Hemoglobin gives you part of the iron picture, but to better determine iron status, you need to look at iron in several different ways. Besides hemoglobin which indicates how much iron you have in use, you need to know how much iron is bound to transferrin or unbound (UIBC or free) or contained in storage in ferritin. In some cases you may need to know how much iron is contained in bone marrow.  

Hemoglobin, serum iron, TIBC or UIBC and serum ferritin are sufficient to establish a basic picture of one’s iron status, but in conditions of disease that may be due to blood cell production or cancers, other tests   or procedures are needed to determine the cause for abnormal iron levels. These include (but are not limited to) a complete blood count with differential, Zinc Protoporphyrin immunological tests, hormone tests, retic count (reticulocyte count), C-reactive Protein (CRP), sedimentation rate (SED rate), B12 or folate levels, genetic testing, tissue biopsy, MRI, ultrasound, bone marrow aspiration, blood smears, urine or fecal sampling, scopes (endoscope or colonoscopy) and tests associated with specific diseases or conditions that can have anemia or iron overload as a symptom or consequence. To read about these specific tests or procedures, we suggest that you visit The National Library of Medicine MedlinePlus:  www.nlm.nih.gov/medlineplus

To download PDF versions of our charts, visit the READING ROOM. Here you can browse or use the search feature to find articles of interest, charts, forms, patient stories, links, diet and supplement information, treatment centers, access our healthcare provider registry, check our calendar of events, become a volunteer,  or make  a donation.  Our books are excellent resources for understanding iron disorders such as hemochromatosis, anemia of chronic disease, iron overload with anemia and iron deficiency.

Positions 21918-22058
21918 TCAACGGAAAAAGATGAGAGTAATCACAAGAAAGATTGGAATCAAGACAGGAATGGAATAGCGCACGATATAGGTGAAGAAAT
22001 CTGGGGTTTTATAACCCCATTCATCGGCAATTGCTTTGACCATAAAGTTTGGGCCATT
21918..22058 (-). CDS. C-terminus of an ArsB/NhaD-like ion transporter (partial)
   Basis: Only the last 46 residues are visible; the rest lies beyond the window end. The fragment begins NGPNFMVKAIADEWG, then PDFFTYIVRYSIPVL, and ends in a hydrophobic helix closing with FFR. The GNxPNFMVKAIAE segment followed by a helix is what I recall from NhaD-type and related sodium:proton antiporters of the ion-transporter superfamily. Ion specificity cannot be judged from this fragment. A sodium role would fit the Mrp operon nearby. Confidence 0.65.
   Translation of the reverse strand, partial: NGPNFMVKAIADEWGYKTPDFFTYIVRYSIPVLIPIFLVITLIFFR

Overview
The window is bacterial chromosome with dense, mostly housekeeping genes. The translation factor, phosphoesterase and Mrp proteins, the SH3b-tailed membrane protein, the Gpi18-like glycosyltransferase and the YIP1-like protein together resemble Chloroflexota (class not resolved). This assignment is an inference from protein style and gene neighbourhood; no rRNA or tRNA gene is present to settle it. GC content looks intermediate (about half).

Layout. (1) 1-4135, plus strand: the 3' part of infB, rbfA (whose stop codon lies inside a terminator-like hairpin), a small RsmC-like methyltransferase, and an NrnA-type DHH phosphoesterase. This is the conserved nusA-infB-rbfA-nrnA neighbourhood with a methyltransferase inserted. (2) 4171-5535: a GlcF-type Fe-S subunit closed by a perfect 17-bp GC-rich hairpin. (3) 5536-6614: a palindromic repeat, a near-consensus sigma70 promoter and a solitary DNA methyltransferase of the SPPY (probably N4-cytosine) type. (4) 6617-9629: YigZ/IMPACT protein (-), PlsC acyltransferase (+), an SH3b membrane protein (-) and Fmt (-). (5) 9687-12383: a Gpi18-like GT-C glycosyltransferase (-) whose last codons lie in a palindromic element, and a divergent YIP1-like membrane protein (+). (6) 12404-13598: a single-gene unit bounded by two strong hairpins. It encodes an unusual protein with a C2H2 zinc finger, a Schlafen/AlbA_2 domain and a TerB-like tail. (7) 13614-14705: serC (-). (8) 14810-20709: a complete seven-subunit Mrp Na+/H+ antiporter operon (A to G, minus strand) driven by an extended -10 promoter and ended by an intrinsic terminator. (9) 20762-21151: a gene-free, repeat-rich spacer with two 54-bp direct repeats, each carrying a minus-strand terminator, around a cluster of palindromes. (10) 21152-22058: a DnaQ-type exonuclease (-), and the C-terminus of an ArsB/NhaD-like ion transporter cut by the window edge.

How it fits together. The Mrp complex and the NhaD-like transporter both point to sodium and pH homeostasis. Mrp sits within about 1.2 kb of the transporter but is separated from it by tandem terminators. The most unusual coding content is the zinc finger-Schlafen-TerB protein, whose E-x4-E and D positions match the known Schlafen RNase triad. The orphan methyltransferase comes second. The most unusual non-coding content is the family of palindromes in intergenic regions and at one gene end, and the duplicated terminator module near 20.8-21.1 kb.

Too little iron or too much iron changes the way we grow, develop and function.

 
Our Need For Iron
Read more about the body's need for iron. 


        
 
What Is Iron?
Read more about the body's need for iron. 
       
 
Iron We Consume
Read more about the body's need for iron. 
 
Absorption
Read more about the body's need for iron. 


        
 
Recommended Daily Allowance
Read more about the body's need for iron.   
       
 
Supplements
Read more about the body's need for iron. 
 
How Much Iron Is In The Body
Read more about the body's need for iron.


        
 
Iron Levels -Test
Read more about tests to determine iron and antioxidant levels  
       
 
How Iron Triggers Free Radical Activity
Read more about iron-catalyzed oxidative stress